Tutto Gelato lavishes cups and cones with up to 20 flavors of creamy gelato and sweet sorbetto made fresh each day. Forged with natural flavors and fresh ingredients, each succulent scoop contains less fat than ice cream but more brain-freezing power than a city-council meeting at the North Pole. Nestle classic flavors such as cinnamon, peanut butter, and watermelon into a cup ($4–$6) to flaunt spoon technique, or crown a crisp sugar cone ($4.50) or waffle cone ($6.50) for a highly transportable treat. Tutto's gelato gurus routinely feature their more innovative concoctions, including honeymoon gelato, which hearkens back to decadent french toast breakfasts, and frutti di bosco, which teams strawberry, blackberry, raspberry, and blueberry to form a smoothie-worthy super group. Frozen aficionados can saunter through the green door at Tutto's pale yellow, cottage-like storefront to grab take-home portions of tempting flavors by the pint or quart.
When it comes to listening to their elders, kids could take a page out of Matthew Benigno’s book. Spearheading the second generation of Potitos’ ownership with his wife Cristina, Matthew takes care to follow the recipes of his in-laws, Carmen and Maria Potito—the original owners—as well as the work ethic he gleaned from his own mother and grandfather. "We basically stick to our roots of being Old World Italian. Everything is made from scratch at the bakery, fresh every day," he explained to a reporter from the South Philly Review, “We are keeping the tradition alive." Those traditions have paid off. Potitos won the South Philly Review's Readers’ Choice award in four categories including best zeppoli, best specialty cakes, and best cannoli, which Matthew and his team craft by filing homemade pastry shells with a choice of chocolate-chip-flecked ricotta, vanilla or chocolate italian cream, or lasagna. Other tasty, traditional specialties include an airy italian crème cake soaked in rum and covered in peanuts, and sfogliatelle—a flaky, seashell-shaped pastry filled with sweet-ricotta cheese and candied fruit.
When German baker William Entenmann came to America in the late 1800s and landed his first job in a bread bakery, he probably didn’t realize that he’d soon create one of America’s favorite brands of freshly baked goods. He opened his first Entenmann’s in Brooklyn in 1898, lugging sweets from door to door by way of a horse-drawn wagon. Today, though the mode of transportation has changed, the bakery’s donuts, crumb cakes, dessert cakes, bite-size muffins, and other baked goods continue to perform their dessert duties from supermarkets and bakery outlets across the United States.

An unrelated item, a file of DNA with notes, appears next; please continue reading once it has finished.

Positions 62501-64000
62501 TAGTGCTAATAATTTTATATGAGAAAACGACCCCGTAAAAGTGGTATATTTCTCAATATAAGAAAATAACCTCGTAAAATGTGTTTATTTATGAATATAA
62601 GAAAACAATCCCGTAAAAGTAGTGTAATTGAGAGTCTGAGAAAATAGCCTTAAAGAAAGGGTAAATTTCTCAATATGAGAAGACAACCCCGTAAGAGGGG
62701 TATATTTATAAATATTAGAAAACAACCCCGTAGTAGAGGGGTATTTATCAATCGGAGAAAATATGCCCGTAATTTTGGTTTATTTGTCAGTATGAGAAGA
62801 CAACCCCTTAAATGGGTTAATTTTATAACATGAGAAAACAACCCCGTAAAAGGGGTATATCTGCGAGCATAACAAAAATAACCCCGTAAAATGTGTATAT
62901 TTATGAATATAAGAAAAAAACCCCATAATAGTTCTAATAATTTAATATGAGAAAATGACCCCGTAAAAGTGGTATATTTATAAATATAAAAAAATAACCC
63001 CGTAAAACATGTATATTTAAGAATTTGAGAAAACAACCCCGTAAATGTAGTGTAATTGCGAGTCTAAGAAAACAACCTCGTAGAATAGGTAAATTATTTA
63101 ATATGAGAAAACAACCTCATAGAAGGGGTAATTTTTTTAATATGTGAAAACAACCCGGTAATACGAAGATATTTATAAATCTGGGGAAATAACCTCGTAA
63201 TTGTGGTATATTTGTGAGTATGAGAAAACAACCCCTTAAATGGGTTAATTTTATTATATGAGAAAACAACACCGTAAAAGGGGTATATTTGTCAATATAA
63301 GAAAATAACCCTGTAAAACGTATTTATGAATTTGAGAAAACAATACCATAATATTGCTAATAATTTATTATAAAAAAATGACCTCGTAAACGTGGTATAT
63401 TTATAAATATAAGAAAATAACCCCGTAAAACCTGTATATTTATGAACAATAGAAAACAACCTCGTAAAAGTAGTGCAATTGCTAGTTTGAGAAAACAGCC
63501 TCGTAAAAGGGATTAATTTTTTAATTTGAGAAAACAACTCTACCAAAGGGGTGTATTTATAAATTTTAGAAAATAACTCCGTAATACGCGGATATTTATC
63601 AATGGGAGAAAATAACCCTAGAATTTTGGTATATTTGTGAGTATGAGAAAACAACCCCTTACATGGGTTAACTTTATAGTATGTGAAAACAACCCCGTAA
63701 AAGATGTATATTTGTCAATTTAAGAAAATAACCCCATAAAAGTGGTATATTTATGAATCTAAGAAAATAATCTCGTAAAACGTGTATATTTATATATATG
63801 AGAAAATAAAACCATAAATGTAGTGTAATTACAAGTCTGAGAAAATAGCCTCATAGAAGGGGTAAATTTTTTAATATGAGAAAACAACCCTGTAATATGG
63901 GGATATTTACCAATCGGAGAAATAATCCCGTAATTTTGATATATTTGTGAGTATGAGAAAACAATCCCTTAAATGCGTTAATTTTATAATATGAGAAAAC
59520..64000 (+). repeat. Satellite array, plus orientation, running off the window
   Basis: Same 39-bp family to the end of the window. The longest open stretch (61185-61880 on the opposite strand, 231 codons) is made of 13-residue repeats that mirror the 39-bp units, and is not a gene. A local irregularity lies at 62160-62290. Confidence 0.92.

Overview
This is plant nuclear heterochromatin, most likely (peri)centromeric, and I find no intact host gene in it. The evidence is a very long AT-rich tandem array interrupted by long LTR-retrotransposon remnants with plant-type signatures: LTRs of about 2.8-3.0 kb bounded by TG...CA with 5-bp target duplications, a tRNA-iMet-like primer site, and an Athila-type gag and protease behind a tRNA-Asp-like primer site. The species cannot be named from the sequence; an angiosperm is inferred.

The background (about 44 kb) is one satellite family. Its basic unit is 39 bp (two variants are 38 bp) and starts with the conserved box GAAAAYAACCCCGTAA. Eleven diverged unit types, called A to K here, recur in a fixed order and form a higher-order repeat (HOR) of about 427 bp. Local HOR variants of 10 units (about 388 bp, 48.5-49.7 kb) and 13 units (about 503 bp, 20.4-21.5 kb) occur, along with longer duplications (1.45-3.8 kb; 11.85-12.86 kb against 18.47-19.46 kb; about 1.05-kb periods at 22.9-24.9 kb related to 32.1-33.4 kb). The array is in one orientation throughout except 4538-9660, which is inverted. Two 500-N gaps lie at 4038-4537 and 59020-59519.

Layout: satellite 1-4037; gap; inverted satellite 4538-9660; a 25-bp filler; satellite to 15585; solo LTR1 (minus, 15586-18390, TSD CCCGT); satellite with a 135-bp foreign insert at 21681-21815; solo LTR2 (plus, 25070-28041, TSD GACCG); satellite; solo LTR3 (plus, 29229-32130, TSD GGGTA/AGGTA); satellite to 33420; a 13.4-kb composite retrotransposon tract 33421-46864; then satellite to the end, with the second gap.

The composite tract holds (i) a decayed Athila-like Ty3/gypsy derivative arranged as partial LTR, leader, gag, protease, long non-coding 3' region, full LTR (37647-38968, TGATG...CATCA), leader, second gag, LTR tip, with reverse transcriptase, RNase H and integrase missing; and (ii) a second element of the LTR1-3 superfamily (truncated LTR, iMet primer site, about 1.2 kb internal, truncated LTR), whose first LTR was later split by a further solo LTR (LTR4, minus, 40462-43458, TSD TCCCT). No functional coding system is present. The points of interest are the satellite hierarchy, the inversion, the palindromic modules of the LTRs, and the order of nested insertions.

Jilly B's Boutique & Treats uses all-natural ingredients to gussy up its fat- and gluten-free yogurt made from skim milk. The roster of flavors on the menu frequently reinvents itself, but like determined starfish, classic standbys, such as coffee, peanut butter, vanilla, and raspberry, withstand the changing tides. Dress up a dish of the low-calorie, kosher dessert ($2.95–$4.50) with 1 of more than 25 toppings ($0.50–$0.95 each), ranging from granola, candy, and almonds to fruit, sauces, and top hats. Vanquish indecision with a two-topping parfait, or silence the demands of sweet teeth with a Yowich, frozen yogurt gingerly smooshed between two cookies.
Delicate, crispy crepe edges give way to a tender pastry center. Each paper-thin bite reveals a hidden filling such as lemon and sugar, nutella, or italian sausage. Le Cafe Creperie’s chefs have perfected their art with a five-step process: patrons can watch as cooks pour, spin, and flip their crepe, fill it with sweet or savory ingredients, then fold it to trap in the luscious flavors. Beyond crepes, Le Cafe also serves their own flatbread creations, "nanzzas." These unique pizzas are made with a foundation of Tandoori-naan flatbread and come baked in nine varieties such as pesto basil, spinach and chicken, chicken asiago, Mediterrranean, and tomato basil.
Housed in the center of Mount Holly's historic shopping district, this quaint eatery doles out delicate French American dishes overlooking a soothing natural view of surrounding waterways. Stretch out your leg-logs by the streamside deck and enjoy lunch leisures including the apple-turkey panini, topped with spinach, granny smith apples, cheddar cheese, and apricot chutney on baked sourdough bread ($8.95), and the bleu-lime salad, a multifarious delight where mixed greens, grilled chicken, and crumbled bleu cheese perform a taste bud tango with dried cranberries, mandarin oranges, candied walnuts, and a cumin lime honey mustard dressing ($9.50). Dinner diners can trade bites of pumpkin ravioli ($17.95) or pork normandy ($18.95) at the old-fashioned bar or take a patio seat for a view of the Rancocas Creek's quietly rippling revelry and rambunctious resident leprechaun.